It’s time to get serious, or at least, as serious as a game with a mummified redneck as the main character can be. Today, I’m going to show you how we create the levels of Immortal Redneck, those spaces where you’ll be fighting all kinds of enemies with all kinds of guns. As you know, our game is an arcade FPS with roguelite elements, and what is more ‘roguelitish’ than randomly generated levels?
What we wanted
What we wanted and needed was obvious: a way of generating random maps with a lot of rooms and that didn’t repeat each time you played the game again. Sounds easy, it’s not. Seriously: it’s a damn mess. Thankfully, nowadays there are plenty of games with proceduraly generated rooms, so the technology and the development tricks are more common knowledge than a few years in the past.
Summarizing, what we are doing is designing specific rooms for the game (lava room, jumping room, trap room, chest room…) and using an algorithm to create different layouts proceduraly with them.
BSP it’s not for us
So, how do we generate the levels? We tried different ideas and programming tools, but we ended up with a very particular and a little unique one.
Each time you play Immortal Redneck you’ll get a different distribution, but the rooms that compose that map are designed by us. Think in The Binding of Issac, but with a lot more of sizes, doors position and such stuff.
We tried using Binary Space Partitioning, or BSP. Since it’s a very common technique used in dungeon generation, we gave it a try. It was great at first and we could insert our rooms into the random spaces it generated, but there was a problem: connecting them. This method required us to design corridors between each room and that’s something we didn’t like much.
To avoid this, we started dividing each space more efficiently so the room size determined how the BSP generated the spaces. This seemed like a nice solution at first because we could get rid of the corridors and just connect the rooms by doors. But another problem appeared: the more room sizes we inserted, the more unused spaces appeared. This was just a geometry problem: if we had one space with a certain size to divided in and three room to insert into it, placing one of them would determine the others two.
At the end, this would prove to be a massive pain in the ass because of repeating patterns in the rooms distribution and more complicated stuff we couldn’t solve easily, so we dumped all of this and tried something different. Sorry, BSP, it’s not you: it’s us
How we solved this?
Instead, we tried another algorithm.
Given an initial room with ‘x’ number of doors, this new level generation algorithm would connect those doors to new ones that are randomly chosen. And within each new ‘generation’ of rooms, we would take the new doors and repeat the process until the floor is filled. This left some unused spaced, but nothing really problematic.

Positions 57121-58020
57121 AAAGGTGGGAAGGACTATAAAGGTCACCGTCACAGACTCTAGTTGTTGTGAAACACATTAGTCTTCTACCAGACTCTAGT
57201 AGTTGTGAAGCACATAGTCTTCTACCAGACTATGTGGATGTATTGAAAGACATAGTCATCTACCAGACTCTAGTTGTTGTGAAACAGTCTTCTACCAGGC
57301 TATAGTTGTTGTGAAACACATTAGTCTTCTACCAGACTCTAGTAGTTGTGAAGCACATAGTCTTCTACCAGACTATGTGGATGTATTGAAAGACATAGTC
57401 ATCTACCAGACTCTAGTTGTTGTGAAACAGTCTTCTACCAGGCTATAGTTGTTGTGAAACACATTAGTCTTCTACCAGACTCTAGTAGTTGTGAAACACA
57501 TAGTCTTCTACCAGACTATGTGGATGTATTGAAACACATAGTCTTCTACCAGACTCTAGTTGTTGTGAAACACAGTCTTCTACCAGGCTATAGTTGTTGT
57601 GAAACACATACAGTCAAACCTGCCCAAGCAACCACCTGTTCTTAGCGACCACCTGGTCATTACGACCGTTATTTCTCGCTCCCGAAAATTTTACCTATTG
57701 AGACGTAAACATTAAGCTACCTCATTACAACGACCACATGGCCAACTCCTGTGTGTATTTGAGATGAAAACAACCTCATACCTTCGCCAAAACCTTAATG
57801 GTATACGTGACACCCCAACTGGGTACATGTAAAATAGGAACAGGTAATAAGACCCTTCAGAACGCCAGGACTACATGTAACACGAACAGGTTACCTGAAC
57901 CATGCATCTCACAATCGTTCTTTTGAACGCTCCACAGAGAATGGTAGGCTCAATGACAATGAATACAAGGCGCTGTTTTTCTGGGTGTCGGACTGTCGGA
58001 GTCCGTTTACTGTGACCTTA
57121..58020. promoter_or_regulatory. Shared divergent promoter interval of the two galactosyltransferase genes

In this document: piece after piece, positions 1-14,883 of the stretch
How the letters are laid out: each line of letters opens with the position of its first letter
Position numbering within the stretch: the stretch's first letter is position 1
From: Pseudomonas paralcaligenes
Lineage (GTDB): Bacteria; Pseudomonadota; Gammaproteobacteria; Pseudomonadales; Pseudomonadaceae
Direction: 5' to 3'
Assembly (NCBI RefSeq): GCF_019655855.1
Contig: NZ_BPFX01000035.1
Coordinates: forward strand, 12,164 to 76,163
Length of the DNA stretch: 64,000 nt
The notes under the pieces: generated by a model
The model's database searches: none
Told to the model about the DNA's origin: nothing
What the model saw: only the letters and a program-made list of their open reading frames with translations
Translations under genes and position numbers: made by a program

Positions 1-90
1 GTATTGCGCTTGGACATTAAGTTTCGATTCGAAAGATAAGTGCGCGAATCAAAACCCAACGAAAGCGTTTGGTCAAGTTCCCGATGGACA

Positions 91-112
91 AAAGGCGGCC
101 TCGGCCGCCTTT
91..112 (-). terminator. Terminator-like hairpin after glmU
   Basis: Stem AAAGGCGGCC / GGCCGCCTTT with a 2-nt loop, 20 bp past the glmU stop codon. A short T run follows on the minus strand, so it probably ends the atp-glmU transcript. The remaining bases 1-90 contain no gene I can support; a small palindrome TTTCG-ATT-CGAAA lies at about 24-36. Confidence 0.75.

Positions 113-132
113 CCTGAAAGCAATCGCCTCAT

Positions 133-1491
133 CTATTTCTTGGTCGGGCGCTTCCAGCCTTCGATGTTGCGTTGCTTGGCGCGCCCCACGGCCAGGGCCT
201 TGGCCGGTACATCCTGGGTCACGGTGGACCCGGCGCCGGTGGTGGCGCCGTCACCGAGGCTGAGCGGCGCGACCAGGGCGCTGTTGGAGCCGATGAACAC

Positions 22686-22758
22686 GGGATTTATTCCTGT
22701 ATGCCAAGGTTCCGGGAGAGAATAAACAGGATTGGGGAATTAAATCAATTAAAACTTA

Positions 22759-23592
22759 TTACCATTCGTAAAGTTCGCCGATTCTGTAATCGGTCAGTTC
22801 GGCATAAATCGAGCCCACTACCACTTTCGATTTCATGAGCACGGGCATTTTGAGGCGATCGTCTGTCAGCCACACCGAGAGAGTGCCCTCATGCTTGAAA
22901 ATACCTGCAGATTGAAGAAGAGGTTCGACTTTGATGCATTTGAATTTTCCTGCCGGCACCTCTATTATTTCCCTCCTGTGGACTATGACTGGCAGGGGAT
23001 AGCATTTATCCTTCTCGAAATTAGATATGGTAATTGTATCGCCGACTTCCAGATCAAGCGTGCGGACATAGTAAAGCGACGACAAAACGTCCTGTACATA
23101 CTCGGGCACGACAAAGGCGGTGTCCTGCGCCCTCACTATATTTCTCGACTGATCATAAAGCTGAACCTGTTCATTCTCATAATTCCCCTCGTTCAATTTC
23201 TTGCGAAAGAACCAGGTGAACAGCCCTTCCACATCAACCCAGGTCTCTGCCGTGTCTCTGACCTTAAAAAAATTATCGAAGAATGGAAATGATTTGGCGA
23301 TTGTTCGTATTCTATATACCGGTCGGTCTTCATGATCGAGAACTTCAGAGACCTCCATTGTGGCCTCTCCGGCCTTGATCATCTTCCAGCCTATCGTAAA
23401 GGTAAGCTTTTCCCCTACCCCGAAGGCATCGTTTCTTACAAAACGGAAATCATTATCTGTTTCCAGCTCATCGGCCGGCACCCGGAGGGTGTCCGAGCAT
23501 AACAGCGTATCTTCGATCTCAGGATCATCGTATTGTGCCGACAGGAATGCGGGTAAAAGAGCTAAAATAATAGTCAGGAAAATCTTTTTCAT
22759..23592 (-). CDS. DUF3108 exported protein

It was a rather easy process and we loved it because we were able to create great maps without corridors. Unfortunately, as always, we had a problem: each map had really fixed courses. For instance, in an ‘initial’ room with four doors, you would go only north, south, east or west. And once you went all the way in one direction, you would have to backtrack and take another course. Each level would be a horrible maze.
Then, we thought: ‘hey, why don’t we automatically connect those rooms that are really near in the map?’ It was a good idea, but we didn’t like the results. There were very little connections or very erratic one.
We had to go deeper and make an even more complicated algorithm. What did we do exactly? We changed how the rooms were placed by testing the connections with other rooms. So before placing a new one, the algorithm would test how it connects with those already placed in the map and then it chooses an outcome.
This way, the algorithm has a list of doors to connect and it will test a few new rooms for each one of them. Since each room can be connected through a lot of doors, the algorithm would randomly choose some of them to evaluate how well the doors connect with the previous generation of rooms. Then, it takes the best room in the best possible position available. That is, it chooses the room and the position with most connections with the previous rooms.
It’s kind of funny because if our algorithm would test all the possible room layouts, the out coming level would be always the same. After all, there’s only one ‘perfect’ combination! We made our algorithm more random by making his choices more limited, curious stuff.
Anyway, each time a new room is placed, its doors are included in that list of doors to connect, so the algorithm keeps going and going until it fills all the given space. Yes, this would have a exponential impact on performance, but we solved this issues and now it doesn’t take that much processing time.
So this was the almost final state of our algorithm. Even if this solution we made doesn’t make a difference in the first or the second generations of rooms – there would be very little doors to connect –, it’s a correction that radically changed how the map develops in the following ones.
Now, enjoy some examples of randomly generated maps! We made some isometric ones because the looked really cool!
The foundation for something great
I know this was a very techie devlog, but we thought some of you, specially those who develop games, would find it interesting. Playing with random stuff is always a pain in the ass, and we needed to share it, not only because we let off some steam but also because it might help some of you.
Immortal Redneck is going to push the player into messy situations thanks to all this stuff. The randomness of our maps would test you ability to adapt to different situations because even if you know how a room is designed, you don’t know how enemies will spawn, what kind of price is behind a door nor how much rooms are left until you reach a new floor.